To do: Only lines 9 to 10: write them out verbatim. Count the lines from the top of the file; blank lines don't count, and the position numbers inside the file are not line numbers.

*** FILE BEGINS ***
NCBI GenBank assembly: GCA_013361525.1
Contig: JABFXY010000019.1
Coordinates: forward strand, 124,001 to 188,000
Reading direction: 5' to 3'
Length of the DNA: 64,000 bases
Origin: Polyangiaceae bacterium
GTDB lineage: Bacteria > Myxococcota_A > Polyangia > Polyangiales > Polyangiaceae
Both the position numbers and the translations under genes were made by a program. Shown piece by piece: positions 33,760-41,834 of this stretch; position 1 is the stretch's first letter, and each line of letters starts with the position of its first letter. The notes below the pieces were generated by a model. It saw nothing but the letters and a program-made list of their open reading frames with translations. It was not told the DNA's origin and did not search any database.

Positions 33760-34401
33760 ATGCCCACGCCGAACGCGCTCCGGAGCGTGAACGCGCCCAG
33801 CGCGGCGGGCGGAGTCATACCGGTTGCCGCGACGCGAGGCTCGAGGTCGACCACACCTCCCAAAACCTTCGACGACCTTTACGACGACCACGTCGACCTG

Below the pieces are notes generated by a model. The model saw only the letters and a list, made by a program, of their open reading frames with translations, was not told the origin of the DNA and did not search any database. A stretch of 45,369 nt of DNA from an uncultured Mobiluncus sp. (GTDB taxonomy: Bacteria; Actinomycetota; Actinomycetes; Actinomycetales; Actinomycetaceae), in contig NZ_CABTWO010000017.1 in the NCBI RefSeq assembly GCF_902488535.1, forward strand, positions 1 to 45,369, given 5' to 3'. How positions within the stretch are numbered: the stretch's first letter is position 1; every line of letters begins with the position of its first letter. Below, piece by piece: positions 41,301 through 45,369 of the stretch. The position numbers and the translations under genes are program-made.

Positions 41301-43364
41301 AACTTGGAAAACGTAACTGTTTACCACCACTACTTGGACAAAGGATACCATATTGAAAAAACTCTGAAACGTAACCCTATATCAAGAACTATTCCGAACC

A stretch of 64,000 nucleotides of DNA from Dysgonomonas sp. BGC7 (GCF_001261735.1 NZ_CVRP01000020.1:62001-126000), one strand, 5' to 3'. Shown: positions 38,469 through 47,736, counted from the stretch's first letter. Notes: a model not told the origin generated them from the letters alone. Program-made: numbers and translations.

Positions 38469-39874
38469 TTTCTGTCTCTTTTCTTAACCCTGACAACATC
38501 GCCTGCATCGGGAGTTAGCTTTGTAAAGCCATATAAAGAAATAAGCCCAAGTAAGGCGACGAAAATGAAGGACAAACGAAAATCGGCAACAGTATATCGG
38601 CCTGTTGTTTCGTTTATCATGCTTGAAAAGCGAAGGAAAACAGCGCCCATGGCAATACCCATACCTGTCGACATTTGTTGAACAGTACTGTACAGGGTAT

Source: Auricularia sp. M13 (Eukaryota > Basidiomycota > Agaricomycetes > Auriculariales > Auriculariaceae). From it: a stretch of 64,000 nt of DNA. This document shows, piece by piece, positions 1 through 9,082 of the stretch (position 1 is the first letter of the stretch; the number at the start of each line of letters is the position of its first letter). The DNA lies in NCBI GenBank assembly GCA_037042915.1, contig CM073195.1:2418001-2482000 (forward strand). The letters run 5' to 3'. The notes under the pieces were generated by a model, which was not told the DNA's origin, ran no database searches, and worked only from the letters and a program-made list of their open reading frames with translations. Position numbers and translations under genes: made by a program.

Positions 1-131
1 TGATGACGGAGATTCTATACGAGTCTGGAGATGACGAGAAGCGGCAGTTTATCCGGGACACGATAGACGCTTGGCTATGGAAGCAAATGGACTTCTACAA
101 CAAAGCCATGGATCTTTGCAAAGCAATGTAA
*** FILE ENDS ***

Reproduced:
Positions 33760-34401
33760 ATGCCCACGCCGAACGCGCTCCGGAGCGTGAACGCGCCCAG